Connect public, paid and private patent data with Google Patents Public Datasets

Method and apparatus for polarization-sensitive optical coherence tomography

Info

Publication number
EP1358443A2
EP1358443A2 EP20020731081 EP02731081A EP1358443A2 EP 1358443 A2 EP1358443 A2 EP 1358443A2 EP 20020731081 EP20020731081 EP 20020731081 EP 02731081 A EP02731081 A EP 02731081A EP 1358443 A2 EP1358443 A2 EP 1358443A2
Authority
EP
Grant status
Application
Patent type
Prior art keywords
polarization
sample
oct
system
light
Prior art date
Legal status (The legal status is an assumption and is not a legal conclusion. Google has not performed a legal analysis and makes no representation as to the accuracy of the status listed.)
Withdrawn
Application number
EP20020731081
Other languages
German (de)
French (fr)
Inventor
Joseph A. Izatt
Andrew Rollins
Jonathan E. Roth
Current Assignee (The listed assignees may be inaccurate. Google has not performed a legal analysis and makes no representation or warranty as to the accuracy of the list.)
Izatt Joseph A
Rollins Andrew
Roth Jonathan E
Original Assignee
Joseph A. Izatt
Andrew Rollins
Jonathan E. Roth
Priority date (The priority date is an assumption and is not a legal conclusion. Google has not performed a legal analysis and makes no representation as to the accuracy of the date listed.)
Filing date
Publication date

Links

Classifications

    • AHUMAN NECESSITIES
    • A61MEDICAL OR VETERINARY SCIENCE; HYGIENE
    • A61BDIAGNOSIS; SURGERY; IDENTIFICATION
    • A61B5/00Detecting, measuring or recording for diagnostic purposes; Identification of persons
    • A61B5/0059Detecting, measuring or recording for diagnostic purposes; Identification of persons using light, e.g. diagnosis by transillumination, diascopy, fluorescence
    • A61B5/0062Arrangements for scanning
    • A61B5/0066Optical coherence imaging
    • AHUMAN NECESSITIES
    • A61MEDICAL OR VETERINARY SCIENCE; HYGIENE
    • A61BDIAGNOSIS; SURGERY; IDENTIFICATION
    • A61B5/00Detecting, measuring or recording for diagnostic purposes; Identification of persons
    • A61B5/0059Detecting, measuring or recording for diagnostic purposes; Identification of persons using light, e.g. diagnosis by transillumination, diascopy, fluorescence
    • A61B5/0073Detecting, measuring or recording for diagnostic purposes; Identification of persons using light, e.g. diagnosis by transillumination, diascopy, fluorescence by tomography, i.e. reconstruction of 3D images from 2D projections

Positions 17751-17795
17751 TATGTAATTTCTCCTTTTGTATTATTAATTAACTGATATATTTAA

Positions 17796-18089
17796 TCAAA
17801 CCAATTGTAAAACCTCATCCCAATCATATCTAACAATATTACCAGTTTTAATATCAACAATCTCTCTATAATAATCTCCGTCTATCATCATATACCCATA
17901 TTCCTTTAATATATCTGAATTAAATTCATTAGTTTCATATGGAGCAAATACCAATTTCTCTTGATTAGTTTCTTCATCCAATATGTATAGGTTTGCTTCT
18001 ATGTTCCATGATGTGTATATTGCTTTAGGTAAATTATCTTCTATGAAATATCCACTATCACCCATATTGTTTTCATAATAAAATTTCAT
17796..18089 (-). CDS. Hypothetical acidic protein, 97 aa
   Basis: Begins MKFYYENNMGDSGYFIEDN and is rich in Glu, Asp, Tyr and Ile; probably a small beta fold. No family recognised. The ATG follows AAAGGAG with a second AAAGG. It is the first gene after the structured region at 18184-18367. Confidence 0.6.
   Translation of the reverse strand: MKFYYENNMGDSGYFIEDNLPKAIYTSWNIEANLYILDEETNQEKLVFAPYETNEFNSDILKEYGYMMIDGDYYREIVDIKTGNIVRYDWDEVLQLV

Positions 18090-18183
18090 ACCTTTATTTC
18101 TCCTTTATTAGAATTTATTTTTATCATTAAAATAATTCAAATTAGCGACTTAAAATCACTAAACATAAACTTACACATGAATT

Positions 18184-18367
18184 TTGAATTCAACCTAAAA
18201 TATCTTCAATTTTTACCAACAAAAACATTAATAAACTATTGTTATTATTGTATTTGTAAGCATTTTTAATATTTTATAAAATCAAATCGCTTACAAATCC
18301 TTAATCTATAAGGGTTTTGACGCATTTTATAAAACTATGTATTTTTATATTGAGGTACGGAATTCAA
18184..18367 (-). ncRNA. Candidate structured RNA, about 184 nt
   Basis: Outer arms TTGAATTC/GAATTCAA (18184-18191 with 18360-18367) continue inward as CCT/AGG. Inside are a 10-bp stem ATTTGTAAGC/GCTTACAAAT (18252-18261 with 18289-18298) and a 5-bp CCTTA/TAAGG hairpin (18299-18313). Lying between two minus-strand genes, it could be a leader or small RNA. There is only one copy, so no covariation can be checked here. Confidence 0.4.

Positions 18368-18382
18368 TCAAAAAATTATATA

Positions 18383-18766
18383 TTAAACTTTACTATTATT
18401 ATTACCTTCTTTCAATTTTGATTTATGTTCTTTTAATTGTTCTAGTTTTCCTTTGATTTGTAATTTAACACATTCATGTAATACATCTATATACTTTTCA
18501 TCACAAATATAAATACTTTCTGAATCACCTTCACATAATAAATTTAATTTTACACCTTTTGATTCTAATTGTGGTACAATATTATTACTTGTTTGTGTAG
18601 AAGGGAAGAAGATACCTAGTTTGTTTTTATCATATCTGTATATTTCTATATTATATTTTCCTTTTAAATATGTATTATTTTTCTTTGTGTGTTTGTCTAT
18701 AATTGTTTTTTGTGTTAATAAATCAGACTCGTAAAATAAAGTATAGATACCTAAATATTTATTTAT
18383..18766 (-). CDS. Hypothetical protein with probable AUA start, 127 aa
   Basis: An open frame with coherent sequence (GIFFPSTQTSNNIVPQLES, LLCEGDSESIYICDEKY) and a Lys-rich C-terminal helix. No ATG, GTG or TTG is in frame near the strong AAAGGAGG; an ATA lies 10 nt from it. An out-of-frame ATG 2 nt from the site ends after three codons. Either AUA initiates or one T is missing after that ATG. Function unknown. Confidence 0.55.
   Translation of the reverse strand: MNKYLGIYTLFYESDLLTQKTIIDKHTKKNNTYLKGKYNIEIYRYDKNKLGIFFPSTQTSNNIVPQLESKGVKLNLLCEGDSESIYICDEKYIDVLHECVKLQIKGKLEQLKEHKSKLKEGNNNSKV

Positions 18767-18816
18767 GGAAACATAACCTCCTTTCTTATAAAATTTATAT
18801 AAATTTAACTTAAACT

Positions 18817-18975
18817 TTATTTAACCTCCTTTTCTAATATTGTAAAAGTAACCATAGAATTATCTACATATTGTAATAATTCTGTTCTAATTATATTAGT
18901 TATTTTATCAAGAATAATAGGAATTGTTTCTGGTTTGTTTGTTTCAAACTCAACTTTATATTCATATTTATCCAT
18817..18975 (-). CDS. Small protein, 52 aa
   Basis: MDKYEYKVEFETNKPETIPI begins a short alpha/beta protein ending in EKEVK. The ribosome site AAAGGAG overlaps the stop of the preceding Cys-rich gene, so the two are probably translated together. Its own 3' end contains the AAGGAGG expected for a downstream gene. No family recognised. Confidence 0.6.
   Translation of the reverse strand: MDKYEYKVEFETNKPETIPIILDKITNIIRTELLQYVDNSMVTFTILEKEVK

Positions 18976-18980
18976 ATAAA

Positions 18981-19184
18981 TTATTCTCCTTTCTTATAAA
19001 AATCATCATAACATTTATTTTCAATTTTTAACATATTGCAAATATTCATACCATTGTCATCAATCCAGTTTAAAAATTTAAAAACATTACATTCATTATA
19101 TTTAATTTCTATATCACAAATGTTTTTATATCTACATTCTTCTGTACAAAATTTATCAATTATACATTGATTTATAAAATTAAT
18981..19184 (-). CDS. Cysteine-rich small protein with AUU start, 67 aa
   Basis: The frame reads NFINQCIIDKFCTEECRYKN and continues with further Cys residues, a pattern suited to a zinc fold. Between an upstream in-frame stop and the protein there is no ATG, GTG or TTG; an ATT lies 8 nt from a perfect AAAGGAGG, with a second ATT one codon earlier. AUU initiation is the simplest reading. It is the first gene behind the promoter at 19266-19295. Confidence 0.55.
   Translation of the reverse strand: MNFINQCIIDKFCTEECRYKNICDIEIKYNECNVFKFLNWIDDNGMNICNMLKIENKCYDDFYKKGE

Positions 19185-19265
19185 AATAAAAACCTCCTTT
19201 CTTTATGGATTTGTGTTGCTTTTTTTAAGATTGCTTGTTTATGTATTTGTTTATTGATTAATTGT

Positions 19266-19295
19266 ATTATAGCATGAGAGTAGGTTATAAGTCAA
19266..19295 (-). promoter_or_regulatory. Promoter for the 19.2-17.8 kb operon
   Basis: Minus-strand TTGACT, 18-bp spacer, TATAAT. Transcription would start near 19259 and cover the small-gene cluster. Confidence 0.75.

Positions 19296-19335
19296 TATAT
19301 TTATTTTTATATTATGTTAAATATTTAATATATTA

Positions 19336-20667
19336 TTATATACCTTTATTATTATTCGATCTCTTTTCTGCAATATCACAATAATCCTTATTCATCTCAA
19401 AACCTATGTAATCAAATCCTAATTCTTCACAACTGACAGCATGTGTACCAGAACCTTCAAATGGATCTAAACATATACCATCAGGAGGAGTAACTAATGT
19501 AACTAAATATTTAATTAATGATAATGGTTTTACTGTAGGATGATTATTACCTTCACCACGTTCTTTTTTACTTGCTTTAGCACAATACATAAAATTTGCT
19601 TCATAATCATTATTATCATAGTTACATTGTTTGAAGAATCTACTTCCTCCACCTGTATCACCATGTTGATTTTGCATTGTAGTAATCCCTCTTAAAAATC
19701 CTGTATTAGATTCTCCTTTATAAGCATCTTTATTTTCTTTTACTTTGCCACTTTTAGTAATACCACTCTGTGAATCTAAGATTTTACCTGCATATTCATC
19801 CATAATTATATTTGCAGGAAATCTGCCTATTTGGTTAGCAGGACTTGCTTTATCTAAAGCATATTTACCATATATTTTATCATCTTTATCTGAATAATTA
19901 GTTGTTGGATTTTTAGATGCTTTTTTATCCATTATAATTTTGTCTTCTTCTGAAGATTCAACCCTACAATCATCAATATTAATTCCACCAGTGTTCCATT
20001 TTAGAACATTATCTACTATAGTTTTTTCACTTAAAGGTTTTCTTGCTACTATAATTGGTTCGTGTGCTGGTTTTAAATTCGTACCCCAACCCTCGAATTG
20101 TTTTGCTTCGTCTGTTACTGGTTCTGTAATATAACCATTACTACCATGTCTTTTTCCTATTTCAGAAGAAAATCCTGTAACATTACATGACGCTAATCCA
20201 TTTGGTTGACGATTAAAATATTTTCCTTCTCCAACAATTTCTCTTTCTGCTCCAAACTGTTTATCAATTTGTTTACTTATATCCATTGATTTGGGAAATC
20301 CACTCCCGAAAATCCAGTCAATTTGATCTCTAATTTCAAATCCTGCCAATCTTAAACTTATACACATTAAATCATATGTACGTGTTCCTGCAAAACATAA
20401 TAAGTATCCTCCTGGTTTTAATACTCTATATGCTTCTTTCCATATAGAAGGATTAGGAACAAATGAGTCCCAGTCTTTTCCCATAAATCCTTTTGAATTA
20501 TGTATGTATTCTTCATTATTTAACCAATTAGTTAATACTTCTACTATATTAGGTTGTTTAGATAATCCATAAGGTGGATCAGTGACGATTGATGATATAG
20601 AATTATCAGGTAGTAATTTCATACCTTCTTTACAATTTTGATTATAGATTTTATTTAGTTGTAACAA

• GPHYSICS
    • G01MEASURING; TESTING
    • G01BMEASURING LENGTH, THICKNESS OR SIMILAR LINEAR DIMENSIONS; MEASURING ANGLES; MEASURING AREAS; MEASURING IRREGULARITIES OF SURFACES OR CONTOURS
    • G01B9/00Instruments as specified in the subgroups and characterised by the use of optical measuring means
    • G01B9/02Interferometers for determining dimensional properties of, or relations between, measurement objects
    • G01B9/02001Interferometers for determining dimensional properties of, or relations between, measurement objects characterised by manipulating or generating specific radiation properties
    • G01B9/02011Interferometers for determining dimensional properties of, or relations between, measurement objects characterised by manipulating or generating specific radiation properties using temporal polarization variation
    • GPHYSICS
    • G01MEASURING; TESTING
    • G01BMEASURING LENGTH, THICKNESS OR SIMILAR LINEAR DIMENSIONS; MEASURING ANGLES; MEASURING AREAS; MEASURING IRREGULARITIES OF SURFACES OR CONTOURS
    • G01B9/00Instruments as specified in the subgroups and characterised by the use of optical measuring means
    • G01B9/02Interferometers for determining dimensional properties of, or relations between, measurement objects
    • G01B9/02055Interferometers for determining dimensional properties of, or relations between, measurement objects characterised by error reduction techniques
    • G01B9/0207Error reduction by correction of the measurement signal based on independently determined error sources, e.g. using a reference interferometer
    • G01B9/02072Error reduction by correction of the measurement signal based on independently determined error sources, e.g. using a reference interferometer by calibration or testing of interferometer
    • GPHYSICS
    • G01MEASURING; TESTING
    • G01BMEASURING LENGTH, THICKNESS OR SIMILAR LINEAR DIMENSIONS; MEASURING ANGLES; MEASURING AREAS; MEASURING IRREGULARITIES OF SURFACES OR CONTOURS
    • G01B9/00Instruments as specified in the subgroups and characterised by the use of optical measuring means
    • G01B9/02Interferometers for determining dimensional properties of, or relations between, measurement objects
    • G01B9/02091Tomographic low coherence interferometers, e.g. optical coherence tomography
    • GPHYSICS
    • G01MEASURING; TESTING
    • G01BMEASURING LENGTH, THICKNESS OR SIMILAR LINEAR DIMENSIONS; MEASURING ANGLES; MEASURING AREAS; MEASURING IRREGULARITIES OF SURFACES OR CONTOURS
    • G01B9/00Instruments as specified in the subgroups and characterised by the use of optical measuring means
    • G01B9/04Measuring microscopes
    • GPHYSICS
    • G01MEASURING; TESTING
    • G01NINVESTIGATING OR ANALYSING MATERIALS BY DETERMINING THEIR CHEMICAL OR PHYSICAL PROPERTIES
    • G01N21/00Investigating or analysing materials by the use of optical means, i.e. using infra-red, visible or ultra-violet light
    • G01N21/17Systems in which incident light is modified in accordance with the properties of the material investigated
    • G01N21/47Scattering, i.e. diffuse reflection
    • G01N21/4795Scattering, i.e. diffuse reflection spatially resolved investigating of object in scattering medium
    • GPHYSICS
    • G01MEASURING; TESTING
    • G01BMEASURING LENGTH, THICKNESS OR SIMILAR LINEAR DIMENSIONS; MEASURING ANGLES; MEASURING AREAS; MEASURING IRREGULARITIES OF SURFACES OR CONTOURS